OPINION: It's Time for Taiwan to Act on Refugee Protection

OPINION: It's Time for Taiwan to Act on Refugee Protection
Credit: Reuters / TPG

What you need to know

Taiwan's treatment of asylum seekers and refugees lags behind global standards.

Australia has a new solution to its asylum seeker regime: a secret deal with the Taiwanese government for critically ill asylum seekers held on Nauru to be transferred to Taiwan for medical treatment, where that treatment is inadequate or unavailable on Nauru. The arrangement raises serious questions about the protection for refugees and asylum seekers in Taiwan.

Taiwan has struggled to implement a human rights framework for the protection of refugees and asylum seekers. Unlike the majority of countries worldwide, Taiwan does not have a domestic protection framework for refugees and asylum seekers. A national refugee law bill has been before the Legislative Yuan since 2005. There has been no progress since the government round table with civil society actors in April 2017. There have also been no other steps to implement the 1951 Refugee Convention and its related 1967 Protocol.

Credit: Reuters / TPG
Refugee advocates hold placards as they participate in a protest in Sydney, Australia, against the treatment of asylum-seekers at Australia-run detention centres located at Nauru and Manus Island, Nov. 18, 2017.

Taiwan’s human rights track record

Although Taiwan is largely excluded from international human rights institutions and regimes, the Taiwanese government has nonetheless demonstrated its commitment to international human rights standards to wide acclaim.

The Legislative Yuan has given effect to the International Covenant on Civil and Political Rights (‘ICCPR’), the International Covenant on Economic, Social and Cultural Rights (‘ICESCR’) and the Convention on the Elimination of All Forms of Discrimination Against Women (‘CEDAW’) as a matter of domestic law. The passage of these enforcement acts mark a bold and significant step in bringing Taiwanese law in line with international norms and obligations.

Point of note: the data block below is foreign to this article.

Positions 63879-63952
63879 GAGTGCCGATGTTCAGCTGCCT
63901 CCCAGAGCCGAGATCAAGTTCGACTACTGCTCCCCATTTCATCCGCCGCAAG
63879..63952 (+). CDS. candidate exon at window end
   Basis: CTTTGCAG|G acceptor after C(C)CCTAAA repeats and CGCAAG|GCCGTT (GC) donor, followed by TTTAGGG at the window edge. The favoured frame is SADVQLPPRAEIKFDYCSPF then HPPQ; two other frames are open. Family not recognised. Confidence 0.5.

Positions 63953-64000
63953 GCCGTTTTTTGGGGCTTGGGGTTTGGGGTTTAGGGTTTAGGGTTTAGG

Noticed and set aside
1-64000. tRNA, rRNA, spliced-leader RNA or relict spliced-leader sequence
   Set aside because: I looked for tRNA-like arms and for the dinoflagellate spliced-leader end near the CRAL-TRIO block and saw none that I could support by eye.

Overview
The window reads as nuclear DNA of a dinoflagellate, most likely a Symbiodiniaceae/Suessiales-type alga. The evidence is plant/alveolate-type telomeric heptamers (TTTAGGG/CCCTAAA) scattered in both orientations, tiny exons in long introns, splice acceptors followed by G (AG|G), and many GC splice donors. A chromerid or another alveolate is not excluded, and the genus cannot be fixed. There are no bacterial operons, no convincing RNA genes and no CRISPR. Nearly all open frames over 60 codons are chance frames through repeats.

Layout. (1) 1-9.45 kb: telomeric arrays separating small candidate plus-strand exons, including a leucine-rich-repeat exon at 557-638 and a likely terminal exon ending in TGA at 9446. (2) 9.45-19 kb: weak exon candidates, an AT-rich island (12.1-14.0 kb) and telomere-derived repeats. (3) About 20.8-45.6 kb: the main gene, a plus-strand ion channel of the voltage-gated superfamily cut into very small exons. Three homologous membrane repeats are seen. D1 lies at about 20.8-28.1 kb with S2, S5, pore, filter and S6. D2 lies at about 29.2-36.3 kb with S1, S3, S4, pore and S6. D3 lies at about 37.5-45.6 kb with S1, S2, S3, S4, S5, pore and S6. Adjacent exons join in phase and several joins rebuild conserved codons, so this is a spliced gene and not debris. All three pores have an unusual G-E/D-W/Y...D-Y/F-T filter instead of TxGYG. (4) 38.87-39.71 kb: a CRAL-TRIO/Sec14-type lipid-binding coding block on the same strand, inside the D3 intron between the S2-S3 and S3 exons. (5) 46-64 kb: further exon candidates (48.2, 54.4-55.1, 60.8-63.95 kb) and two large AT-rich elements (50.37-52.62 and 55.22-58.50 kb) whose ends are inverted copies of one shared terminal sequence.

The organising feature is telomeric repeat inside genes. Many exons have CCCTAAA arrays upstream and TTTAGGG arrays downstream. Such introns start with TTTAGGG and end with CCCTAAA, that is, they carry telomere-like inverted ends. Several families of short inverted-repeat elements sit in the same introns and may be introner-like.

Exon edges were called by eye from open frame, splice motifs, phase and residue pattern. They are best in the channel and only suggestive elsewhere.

The effect of these enforcement acts has been to enshrine the rights in these international treaties in Taiwanese law giving them priority over all domestic laws and creating binding obligations on all levels of government.

What has followed is a deliberate effort to prioritize international human rights standards including amending all Taiwanese laws and administrative measures that contravene the international instruments, training and capacity building of over 2,145 judicial officers on human rights protection and regular monitoring and reporting by the International Review Committee on the government’s compliance with ICCPR, ICESCR and CEDAW.

Whilst these are significant steps in the nation’s promotion and protection of core international human rights, Taiwan’s human rights record with respect to asylum seekers and refugees has fallen behind world standards.

Taiwan’s obligation of non-refoulement